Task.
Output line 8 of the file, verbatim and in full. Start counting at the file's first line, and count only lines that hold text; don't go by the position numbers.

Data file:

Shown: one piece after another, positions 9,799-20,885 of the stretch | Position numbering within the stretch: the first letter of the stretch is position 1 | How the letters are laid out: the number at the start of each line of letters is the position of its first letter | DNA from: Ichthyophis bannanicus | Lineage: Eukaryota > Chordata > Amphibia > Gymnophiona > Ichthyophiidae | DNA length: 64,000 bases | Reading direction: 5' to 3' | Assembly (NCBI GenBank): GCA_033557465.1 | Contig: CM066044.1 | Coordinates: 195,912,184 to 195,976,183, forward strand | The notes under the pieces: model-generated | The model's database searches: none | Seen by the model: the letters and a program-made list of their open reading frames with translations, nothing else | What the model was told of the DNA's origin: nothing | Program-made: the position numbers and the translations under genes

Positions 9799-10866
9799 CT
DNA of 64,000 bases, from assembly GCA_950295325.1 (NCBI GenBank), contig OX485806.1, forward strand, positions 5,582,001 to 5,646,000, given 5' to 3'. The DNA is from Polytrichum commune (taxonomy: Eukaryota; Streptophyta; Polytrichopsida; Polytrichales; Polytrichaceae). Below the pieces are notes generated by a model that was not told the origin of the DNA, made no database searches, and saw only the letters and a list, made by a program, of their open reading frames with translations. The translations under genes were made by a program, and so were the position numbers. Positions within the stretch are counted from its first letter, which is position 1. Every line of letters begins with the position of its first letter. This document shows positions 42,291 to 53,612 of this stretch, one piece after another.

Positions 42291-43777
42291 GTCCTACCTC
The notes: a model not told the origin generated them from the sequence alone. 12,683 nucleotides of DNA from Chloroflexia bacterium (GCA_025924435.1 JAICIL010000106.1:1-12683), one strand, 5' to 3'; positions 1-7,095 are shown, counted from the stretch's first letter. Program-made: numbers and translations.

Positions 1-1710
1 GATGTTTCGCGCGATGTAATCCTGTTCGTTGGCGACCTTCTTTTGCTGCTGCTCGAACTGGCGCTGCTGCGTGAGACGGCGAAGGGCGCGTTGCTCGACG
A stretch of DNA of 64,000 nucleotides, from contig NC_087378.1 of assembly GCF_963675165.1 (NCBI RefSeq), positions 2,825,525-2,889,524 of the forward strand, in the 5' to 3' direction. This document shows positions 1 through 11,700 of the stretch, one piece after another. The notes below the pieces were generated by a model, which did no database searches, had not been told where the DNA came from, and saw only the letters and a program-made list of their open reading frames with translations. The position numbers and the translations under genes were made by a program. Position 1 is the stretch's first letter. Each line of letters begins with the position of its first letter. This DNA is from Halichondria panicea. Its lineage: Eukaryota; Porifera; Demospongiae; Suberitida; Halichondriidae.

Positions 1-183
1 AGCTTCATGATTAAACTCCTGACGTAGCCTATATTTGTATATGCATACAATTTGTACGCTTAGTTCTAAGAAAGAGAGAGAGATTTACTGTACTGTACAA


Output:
Positions 1-1710